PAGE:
What I feel must be discussed, almost as a warning or Public Service Announcement, is the complete low-ball of the game length on the box. It is listed as 10-20 minutes, but I can only safely assume that R&R Games meant “per player.” Having played Panda Head several times, including one game where we played as fast as possible for 20 minutes (we timed it), I have never had a player go out within that time frame. Note that I said “a player.” This game is played until all but one player goes out. For whatever reason, this family weight filler game takes an inordinate 60+ minutes to play with 3 or 4 players. This is partly because each player essentially gets a do-over if they hit 21, getting to drop their score back to potentially zero points. While it’s more likely that you’ll drop back to around 10 points or so, there is a potential for Panda Head to end up being a very lengthy game.
And no, I don’t necessarily have a problem with an hour long family game, but Panda Head simply doesn’t have enough meat to support player’s interest for that amount of time. It’s a great twist on trick-taking and one I really want to like, but it’s also a game that I refuse to play without house-rules or a strict game timer. I’d much rather have the game end too soon and play it again, than have it run far too long and have to petition the group to end early (which we did at one point).
Keep it to its intended play time and this oddly themed, festive Panda trick-taker is a solid option for family game night. Push it too far in an attempt to follow the prescribed structure, and you may pass on it in the future for something that naturally hits the filler sweet spot without modification.
As a trick-taking game, Panda Head is wonderful. I really appreciate the speed with which you can play the game as none of the tricks matter until the seventh. I think that is excellent. It also makes it a little bit easier than games like Hearts in which you’re trying to plan for the end of the game as far as set collecting or avoiding a suit. You only have to worry about the numbers as far as taking or not taking a trick. Plus, the panda head and “+2” cards are immensely helpful if not completely game-changing at times. Unfortunately, the quickness from round to round is lost in the scoring. As Matt stated, we only had a game last 20 minutes when we set a timer on my phone and called it quits. I think that in the multiple times we’ve played, we’ve only even had a drowsy panda once or twice, honestly. The scoring contradicts the light, quick feel of the entire remainder of the game and that’s a big bummer. I really enjoy playing this game and I highly recommend it to anyone who is looking for a light card game or a different take on a trick-taking game. I will be sure to tell anyone who checks it out that the scoring might need some individual consideration from your board game group to ensure that everyone isn’t trying to strangle each other over the game that just won’t end, though.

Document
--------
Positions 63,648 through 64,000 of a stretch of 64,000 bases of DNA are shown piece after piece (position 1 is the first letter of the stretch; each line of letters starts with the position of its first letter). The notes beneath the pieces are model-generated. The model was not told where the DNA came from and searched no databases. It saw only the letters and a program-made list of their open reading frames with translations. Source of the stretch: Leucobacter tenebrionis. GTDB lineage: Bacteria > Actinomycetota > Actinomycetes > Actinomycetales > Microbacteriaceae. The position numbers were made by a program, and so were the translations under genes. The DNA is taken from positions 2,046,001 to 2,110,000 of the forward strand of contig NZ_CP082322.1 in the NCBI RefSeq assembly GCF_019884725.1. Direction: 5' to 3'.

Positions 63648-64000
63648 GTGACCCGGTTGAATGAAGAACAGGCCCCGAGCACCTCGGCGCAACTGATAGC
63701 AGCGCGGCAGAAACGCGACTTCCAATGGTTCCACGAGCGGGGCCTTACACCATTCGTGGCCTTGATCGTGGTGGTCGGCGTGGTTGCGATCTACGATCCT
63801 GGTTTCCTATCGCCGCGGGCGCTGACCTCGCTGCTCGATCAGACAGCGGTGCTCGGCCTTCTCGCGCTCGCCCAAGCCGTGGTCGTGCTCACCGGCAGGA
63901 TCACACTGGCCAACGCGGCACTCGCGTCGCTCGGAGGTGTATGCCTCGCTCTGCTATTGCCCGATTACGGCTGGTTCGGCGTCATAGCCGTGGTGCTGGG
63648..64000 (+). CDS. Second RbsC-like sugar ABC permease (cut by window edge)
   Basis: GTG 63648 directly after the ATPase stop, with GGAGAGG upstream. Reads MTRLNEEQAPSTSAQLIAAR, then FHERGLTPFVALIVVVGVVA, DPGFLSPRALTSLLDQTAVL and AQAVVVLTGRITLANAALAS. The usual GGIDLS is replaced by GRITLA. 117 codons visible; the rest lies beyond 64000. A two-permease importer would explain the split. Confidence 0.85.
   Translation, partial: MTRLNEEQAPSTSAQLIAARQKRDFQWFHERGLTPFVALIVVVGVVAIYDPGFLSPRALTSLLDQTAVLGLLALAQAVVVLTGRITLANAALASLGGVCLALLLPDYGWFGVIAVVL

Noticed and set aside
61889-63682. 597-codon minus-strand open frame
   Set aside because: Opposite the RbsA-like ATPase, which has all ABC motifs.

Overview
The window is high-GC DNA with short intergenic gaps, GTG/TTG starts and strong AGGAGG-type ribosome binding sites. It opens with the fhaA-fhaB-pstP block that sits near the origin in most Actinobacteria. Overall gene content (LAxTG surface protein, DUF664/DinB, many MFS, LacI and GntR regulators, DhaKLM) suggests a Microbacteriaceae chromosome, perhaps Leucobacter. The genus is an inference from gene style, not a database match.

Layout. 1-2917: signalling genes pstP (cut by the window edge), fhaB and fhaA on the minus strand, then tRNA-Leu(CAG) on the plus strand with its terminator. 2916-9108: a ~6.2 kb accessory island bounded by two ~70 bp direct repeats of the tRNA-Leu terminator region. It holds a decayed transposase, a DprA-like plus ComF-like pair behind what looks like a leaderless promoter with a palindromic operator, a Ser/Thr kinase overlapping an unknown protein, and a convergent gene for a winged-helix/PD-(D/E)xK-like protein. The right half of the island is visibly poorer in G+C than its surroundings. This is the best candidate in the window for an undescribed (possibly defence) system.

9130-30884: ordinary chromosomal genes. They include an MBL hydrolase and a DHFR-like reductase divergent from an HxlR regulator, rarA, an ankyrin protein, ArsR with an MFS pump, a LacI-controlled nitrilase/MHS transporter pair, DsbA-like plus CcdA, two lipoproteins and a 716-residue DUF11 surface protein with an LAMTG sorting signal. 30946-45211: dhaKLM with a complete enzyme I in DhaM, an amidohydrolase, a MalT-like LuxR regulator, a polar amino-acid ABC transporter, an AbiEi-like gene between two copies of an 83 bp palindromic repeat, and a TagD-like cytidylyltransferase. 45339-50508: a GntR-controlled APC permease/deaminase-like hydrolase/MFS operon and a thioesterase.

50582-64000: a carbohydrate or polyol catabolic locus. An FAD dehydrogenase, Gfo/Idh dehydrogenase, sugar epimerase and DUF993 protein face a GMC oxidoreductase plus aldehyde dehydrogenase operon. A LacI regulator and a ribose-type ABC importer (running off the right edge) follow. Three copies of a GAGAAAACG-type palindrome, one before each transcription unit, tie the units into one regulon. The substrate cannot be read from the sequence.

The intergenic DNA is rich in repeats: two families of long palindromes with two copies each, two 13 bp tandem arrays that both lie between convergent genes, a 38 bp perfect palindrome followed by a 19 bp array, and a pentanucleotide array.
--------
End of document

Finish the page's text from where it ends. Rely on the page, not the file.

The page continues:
It’s a game, I suppose, and the artwork is kind of cute? As was mentioned above, the rounds really felt like they played themselves; without suits or any other differentiation between the various cards, it came down to just the value of what you were dealt.
Panda Head is billed as a quick, family friendly, trick-taker that is both easy to learn and play. The trick-taking feels much like Hearts where gaining points is bad but adds a twist with special cards. You will need to manage your hand as the round progresses so that you have that perfect card for the final trick. I really enjoyed that aspect of the game, but it also was the most frustrating. It also feels, at times, that the first six rounds are essentially meaningless, but you will come to realize that this will give you some information on what cards your opponents may be hanging on to. This introduces some interesting strategies. The game length, as mentioned by my fellow league members, is absolutely baffling. I would highly recommend creating a house rule as to when the game should end instead of following the rules. It is a fun game but who wants to play an hour plus of “pick-a-card, play-a-card?”